6 Life Lessons Learned From the Sex-Abuse Scandal

There is much to be done before the Church can begin to heal the scars from the current crisis.

Archbishop Theodore McCarrick
Archbishop Theodore McCarrick (photo: U.S. Institute of Peace, CC BY-NC 2.0, via CNA)

As details of the abuse scandal in the Catholic Church continue to unfold, countless blogs and articles have been dedicated to disentangling why all this has occurred, and what this means for the Church in the future. Whether it is a critique of leadership, an examination of “cultural” factors that have perpetuated these pernicious practices, or just an emotional purging of all sorts from the pews, there is no shortage of opinions and reactions to this ongoing crisis.

Amid all of this, though, is a set of life lessons that applies to all of us. Here are six lessons from the scandal that we must never forget:

1. Abuse of authority and power creates a deep disdain and bitterness that spans generations. Rarely a week goes by when I don’t have a discussion with a parent in session about how decisions they make (consciously or unconsciously) for their kids are directly related to what they experienced as a child. So often, parents have acknowledged that deep-seated emotions from difficult childhood experiences lead them to act toward their own kids in particular ways, often which they acknowledge are not the best. And yet, when someone experiences the wrath of an authoritarian or abusive parent early in life, it creates such a strong emotional experience that, even decades later, these emotions are difficult to untangle and moderate in a healthy manner. It is one reason why, sadly, abused kids are more likely to become abusive parents. As our Church is learning, abuse at the hands of a person who we are supposed to revere and trust the most is the worst kind; there is something particularly pernicious and debilitating about taking advantage of someone in a subordinate position.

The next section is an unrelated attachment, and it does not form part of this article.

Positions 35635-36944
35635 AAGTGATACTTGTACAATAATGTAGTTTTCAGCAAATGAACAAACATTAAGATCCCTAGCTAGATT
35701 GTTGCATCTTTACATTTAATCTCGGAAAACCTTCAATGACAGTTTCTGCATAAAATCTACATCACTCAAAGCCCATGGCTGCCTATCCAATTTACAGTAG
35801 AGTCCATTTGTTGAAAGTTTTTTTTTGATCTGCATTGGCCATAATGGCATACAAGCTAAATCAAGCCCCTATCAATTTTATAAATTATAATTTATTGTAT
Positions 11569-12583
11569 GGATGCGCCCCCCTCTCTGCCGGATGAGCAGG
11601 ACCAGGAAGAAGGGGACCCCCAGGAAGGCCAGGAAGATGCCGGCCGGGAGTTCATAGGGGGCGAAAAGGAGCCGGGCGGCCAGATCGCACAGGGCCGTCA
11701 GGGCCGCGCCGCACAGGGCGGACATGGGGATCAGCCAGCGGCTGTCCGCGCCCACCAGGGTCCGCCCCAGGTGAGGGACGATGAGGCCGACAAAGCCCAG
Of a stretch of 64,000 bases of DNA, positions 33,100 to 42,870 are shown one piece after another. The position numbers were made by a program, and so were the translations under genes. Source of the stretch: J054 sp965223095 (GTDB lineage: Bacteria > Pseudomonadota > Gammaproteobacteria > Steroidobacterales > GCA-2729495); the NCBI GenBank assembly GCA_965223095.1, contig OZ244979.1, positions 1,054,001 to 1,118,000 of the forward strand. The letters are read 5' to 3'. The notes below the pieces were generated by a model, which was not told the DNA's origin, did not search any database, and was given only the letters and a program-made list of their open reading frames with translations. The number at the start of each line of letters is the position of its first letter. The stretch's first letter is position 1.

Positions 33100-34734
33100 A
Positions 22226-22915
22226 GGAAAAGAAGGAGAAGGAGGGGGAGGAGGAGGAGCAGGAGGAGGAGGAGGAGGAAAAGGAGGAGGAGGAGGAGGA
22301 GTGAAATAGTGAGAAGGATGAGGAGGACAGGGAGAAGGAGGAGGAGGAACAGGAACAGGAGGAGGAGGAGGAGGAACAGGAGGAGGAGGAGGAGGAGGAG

2. A lack of transparency regarding actions, especially those that involve others, creates a sense of mistrust that is difficult to dispel. Have you ever noticed that when people make up excuses, even about seemingly minor issues, a leakage of trust occurs? Human nature is built on the foundation of trust, and transparency is designed to be one of its strongest beams. But when transparency gives way to a type of communication shrouded in nebulous, contradictory, confusing responses, the foundation starts to weaken from all sides. It’s not that we as human beings and institutions don’t have a right to a certain degree of privacy. It’s just that there is a big difference between “making excuses” about various matters and being responsibly honest when an issue exists. So often, a lack of transparency is justified as a means of “protecting” another person or entity even while what is actually occurring is more damaging than any admission of truth will ever be. When people, families, institutions and even countries don’t acknowledge their challenges and mistakes, and don't seek to do what is right instead of what appears to keep the peace, then the long-term outcomes only get worse.

3. No one, no matter what position or status, should be allowed to act in ways that contradict the “Golden Rule” and the basic rights of an individual. For years, at hospitals and other medical institutions, physicians have been allowed to act in ways that no one else could. I personally have witnessed “esteemed” doctors use their clout to disparage, intimidate and downright overwhelm others in ways that would have gotten their administrative and supportive counterparts fired immediately. Although still a work in progress, the medical establishment has finally started to acknowledge this problem, and has taken some steps to address it (although much still needs to be done).

Within our Church, a similar situation exists for priests, bishops and other leaders. I sympathize with the difficult mission clerics have, and for all the priests that I consider friends, I appreciate and admire them so much for what they do each day. But just as I or anyone else should be held accountable for failures and offenses in small and large matters, so it is important that all Church leaders be afforded the same ideal. I realize that our priest shortage leads us all to fear that if demands are too great, and more priests leave (or don’t become ordained), it may lead to further negative realities. This is a painful thought. But a more painful one than that is when we don’t adhere to the most important law of the land―treating others as we would like to be treated. Nothing ever should supersede this.